Yearly narratives, quality of life updates, performance improvements, and the current state of The Elder Scrolls Online. How do you continue, after so long, to make changes and improvements. Finding the time to address feedback and look at systems. Can we improve that? Can we rebuild this?



Rich: That's the challenge, because we don't have infinite resources. Prioritising and trying to get to the biggest things or the biggest issues, and the way we do that is we play the game as often as we can on the live servers to experience the game as a player. And with that we run into the same frustrations. We know performance in Cyrodiil isn't great. That's why that’s a priority and why we're not adding more stuff [to the location] because we don't want to make it worse. The team is working on it, and some things are easier to solve than others. That's a really hard one, but implementing new rendering technology like the FSR stuff with AMD, is simpler.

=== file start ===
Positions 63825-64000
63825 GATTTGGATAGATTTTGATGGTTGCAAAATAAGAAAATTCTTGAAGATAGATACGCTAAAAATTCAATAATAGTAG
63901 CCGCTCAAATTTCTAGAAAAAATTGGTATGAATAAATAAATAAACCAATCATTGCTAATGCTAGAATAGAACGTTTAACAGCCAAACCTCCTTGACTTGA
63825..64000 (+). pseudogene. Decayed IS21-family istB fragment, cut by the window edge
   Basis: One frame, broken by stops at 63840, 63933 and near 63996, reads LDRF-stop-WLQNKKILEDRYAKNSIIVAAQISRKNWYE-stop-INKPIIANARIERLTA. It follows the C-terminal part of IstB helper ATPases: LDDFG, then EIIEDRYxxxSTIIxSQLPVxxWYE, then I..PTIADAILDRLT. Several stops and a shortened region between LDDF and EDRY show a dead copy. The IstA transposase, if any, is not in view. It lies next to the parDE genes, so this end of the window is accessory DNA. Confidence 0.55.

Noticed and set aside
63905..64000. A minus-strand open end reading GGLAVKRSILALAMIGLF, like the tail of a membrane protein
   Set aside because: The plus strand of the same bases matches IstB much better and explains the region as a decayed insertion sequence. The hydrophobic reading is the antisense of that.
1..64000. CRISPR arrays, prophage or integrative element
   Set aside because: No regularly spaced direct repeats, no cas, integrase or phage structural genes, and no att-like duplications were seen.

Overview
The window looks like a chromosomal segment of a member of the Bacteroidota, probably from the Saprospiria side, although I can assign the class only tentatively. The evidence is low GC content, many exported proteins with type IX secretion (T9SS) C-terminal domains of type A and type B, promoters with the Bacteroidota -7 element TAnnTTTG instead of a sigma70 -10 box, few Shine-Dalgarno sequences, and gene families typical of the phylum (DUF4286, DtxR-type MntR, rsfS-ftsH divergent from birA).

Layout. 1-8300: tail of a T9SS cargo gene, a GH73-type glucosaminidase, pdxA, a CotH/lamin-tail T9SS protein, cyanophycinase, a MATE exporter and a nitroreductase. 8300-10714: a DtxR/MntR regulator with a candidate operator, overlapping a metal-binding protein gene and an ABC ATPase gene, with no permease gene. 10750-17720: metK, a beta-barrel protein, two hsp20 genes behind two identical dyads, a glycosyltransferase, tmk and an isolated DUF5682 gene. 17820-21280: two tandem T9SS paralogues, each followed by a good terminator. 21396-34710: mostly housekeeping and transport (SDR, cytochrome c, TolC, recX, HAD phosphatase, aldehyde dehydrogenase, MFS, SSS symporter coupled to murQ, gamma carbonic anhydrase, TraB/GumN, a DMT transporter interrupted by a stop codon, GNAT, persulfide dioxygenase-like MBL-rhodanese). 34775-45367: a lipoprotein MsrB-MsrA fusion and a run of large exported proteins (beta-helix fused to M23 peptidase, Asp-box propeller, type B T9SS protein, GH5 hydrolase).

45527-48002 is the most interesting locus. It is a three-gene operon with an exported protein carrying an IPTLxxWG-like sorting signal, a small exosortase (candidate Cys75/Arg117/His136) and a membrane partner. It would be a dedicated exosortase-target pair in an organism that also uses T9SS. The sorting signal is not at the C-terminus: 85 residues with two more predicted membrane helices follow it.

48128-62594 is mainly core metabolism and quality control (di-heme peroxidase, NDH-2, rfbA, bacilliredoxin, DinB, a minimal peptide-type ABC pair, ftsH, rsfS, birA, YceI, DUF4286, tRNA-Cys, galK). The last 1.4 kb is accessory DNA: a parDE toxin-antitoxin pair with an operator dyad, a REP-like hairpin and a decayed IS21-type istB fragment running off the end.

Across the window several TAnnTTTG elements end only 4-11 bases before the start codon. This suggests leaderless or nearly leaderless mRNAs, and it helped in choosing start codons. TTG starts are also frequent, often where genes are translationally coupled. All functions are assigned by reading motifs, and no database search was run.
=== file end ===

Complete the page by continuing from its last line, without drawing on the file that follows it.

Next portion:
"Iteration is important. The sooner you can fail on something and move on to the next thing, the better. The sooner you can prove an idea, the better. That was a huge part of the process and we had help from our special projects group within the studio because they had expertise in Unity and creating these smaller, mobile-style things."



It's still a complex problem, but it's finite and you can test it right away. We try to hit some number of new features every year for each of the different types of players that we have. The PVEers, the PVPers, the group folks, people that like housing, the role players. We have a big list and we try to make sure that over the course of a year we have something for each of those groups. With the time leftover we look at where are the things that need to be shored up and kind of like a Tetris game. Trying to prioritise that and spend that time as wisely as we can.